Stuffed pasta is a great way to use up leftover ingredients and is always fun to put together. Ravioli and tortellini are the most well-known shapes, but most regions throughout Italy have their own unique shapes and fillings. For a versatile recipe that uses up garden vegetables, take a look at Lorenzo Cogo’s Ravioli with garden trimmings, chamomile, tequila and almond, or treat your friends to a memorable dish with Daniele Usai’s Egg yolk ravioli with truffle and Parmesan. If it’s your first time making filled pasta, fear not – learn how to make ravioli with our easy to follow guide.

Use a grill to give your pasta a crunchy texture; Igles Corelli par-cooks lasagne sheets and places them under a grill until puffed up and golden brown.

6. Super subs

There are many clever ways of substituting pasta for other ingredients. Spiralized vegetables are particularly popular right now due to their numerous health benefits; try adding courgetti or spiralized carrot to your pesto or tomato sauce for a healthy pasta alternative. Our Italian chefs may not be quite as keen on spiralizing, but do use other pasta-shaped ingredients in their recipes. Two-Michelin-starred chef Mauro Uliassi thinly slices cuttlefish to resemble tagliatelle and tops it with nori pesto and fried quinoa for an impressive starter.

7. Give gluten the boot

Gluten-free pasta has come a long way in the last few years and is now stocked by all major supermarkets. If you have a gluten-intolerance or simply want to avoid it, why not have a go at making your own? Christina Bowerman’s Rice tagliatelle, red mullet, peppers and bottarga features a fantastic pasta made from a combination of buckwheat and rice flours.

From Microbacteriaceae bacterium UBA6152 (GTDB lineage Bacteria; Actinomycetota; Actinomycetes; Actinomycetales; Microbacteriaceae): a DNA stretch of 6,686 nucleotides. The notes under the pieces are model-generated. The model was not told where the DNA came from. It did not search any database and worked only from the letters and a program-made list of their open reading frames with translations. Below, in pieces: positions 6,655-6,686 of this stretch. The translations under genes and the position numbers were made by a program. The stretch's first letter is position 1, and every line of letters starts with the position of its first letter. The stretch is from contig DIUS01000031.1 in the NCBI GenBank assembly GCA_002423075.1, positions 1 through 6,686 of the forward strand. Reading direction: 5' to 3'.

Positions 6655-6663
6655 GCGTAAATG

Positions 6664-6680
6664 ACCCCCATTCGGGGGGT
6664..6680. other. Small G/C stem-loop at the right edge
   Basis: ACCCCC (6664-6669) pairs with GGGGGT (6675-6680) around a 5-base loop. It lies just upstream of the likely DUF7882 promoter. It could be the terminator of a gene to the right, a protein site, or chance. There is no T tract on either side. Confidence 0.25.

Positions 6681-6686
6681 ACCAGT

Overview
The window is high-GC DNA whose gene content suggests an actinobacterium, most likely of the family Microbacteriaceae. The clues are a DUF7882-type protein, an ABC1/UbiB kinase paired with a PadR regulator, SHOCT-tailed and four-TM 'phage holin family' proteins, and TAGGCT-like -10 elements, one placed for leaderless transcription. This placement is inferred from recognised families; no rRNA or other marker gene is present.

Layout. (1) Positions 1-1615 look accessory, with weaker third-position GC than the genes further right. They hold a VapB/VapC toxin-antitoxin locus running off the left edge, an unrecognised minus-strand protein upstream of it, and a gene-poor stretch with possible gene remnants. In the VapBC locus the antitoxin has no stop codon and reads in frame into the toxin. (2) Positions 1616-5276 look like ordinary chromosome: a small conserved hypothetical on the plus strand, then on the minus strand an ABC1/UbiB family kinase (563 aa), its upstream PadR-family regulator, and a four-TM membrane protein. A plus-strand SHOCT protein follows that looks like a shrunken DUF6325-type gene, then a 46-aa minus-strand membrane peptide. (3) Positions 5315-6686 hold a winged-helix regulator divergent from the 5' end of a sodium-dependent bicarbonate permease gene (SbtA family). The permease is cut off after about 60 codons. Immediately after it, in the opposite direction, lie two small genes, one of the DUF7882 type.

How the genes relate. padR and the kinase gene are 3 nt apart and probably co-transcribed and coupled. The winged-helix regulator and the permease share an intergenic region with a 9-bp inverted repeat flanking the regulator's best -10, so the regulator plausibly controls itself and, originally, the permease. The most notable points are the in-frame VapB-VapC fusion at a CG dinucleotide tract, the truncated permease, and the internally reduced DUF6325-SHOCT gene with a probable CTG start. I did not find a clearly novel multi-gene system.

If you have a gluten-intolerance or simply want to avoid it, why not have a go at making your own?

8. Don’t knock gnocchi

Gnocchi on a top ten pasta list? Although not pasta in the traditional sense, many do choose to classify gnocchi in the same group on the basis that the recipe uses the same ingredients, usually with added potato. However you define them, gnocchi are just as versatile as regular pasta and can be used interchangeably with most sauces. For best results, gnocchi should be shaped while the potatoes are still hot to avoid a claggy, chewy finish. This means gnocchi is much quicker to prepare than pasta, as the dough requires no resting time. Try making gnocchi at home with our how to guide, or get inspired with our favourite gnocchi recipes.

9. Super soups

Pasta doesn’t always need to be the star of the show. Drop a handful into your soup to add some bulk and turn it into more of a substantial meal. The classic Italian wedding soup is a meal in a bowl and features tortelli, swiss chard and sliced mortadella in a rich meaty broth. A warming bowl of Minestrone is one of the ultimate comfort foods; Antonio Carluccio serves his with chunky vegetables, tubettini pasta and pesto.

10. Shape up

There are over 350 different pasta shapes (at least), so why limit yourself to a select few? Our Italian chefs use a variety of pasta shapes rarely seen outside of Italy, such as tagliolini, fusilloni and mlinci. Traditional pasta recipes use shapes that best match their accompanying sauce – for example, tubular pastas are generally used with thicker, more chunky sauces, while long, thin pastas work best with looser, olive oil-based sauces. For a truly unique pasta shape take a look at Luca Marchiori’s recipe for passatelli – a little known pasta from Emilia-Romagna made with breadcrumbs, cheese and eggs.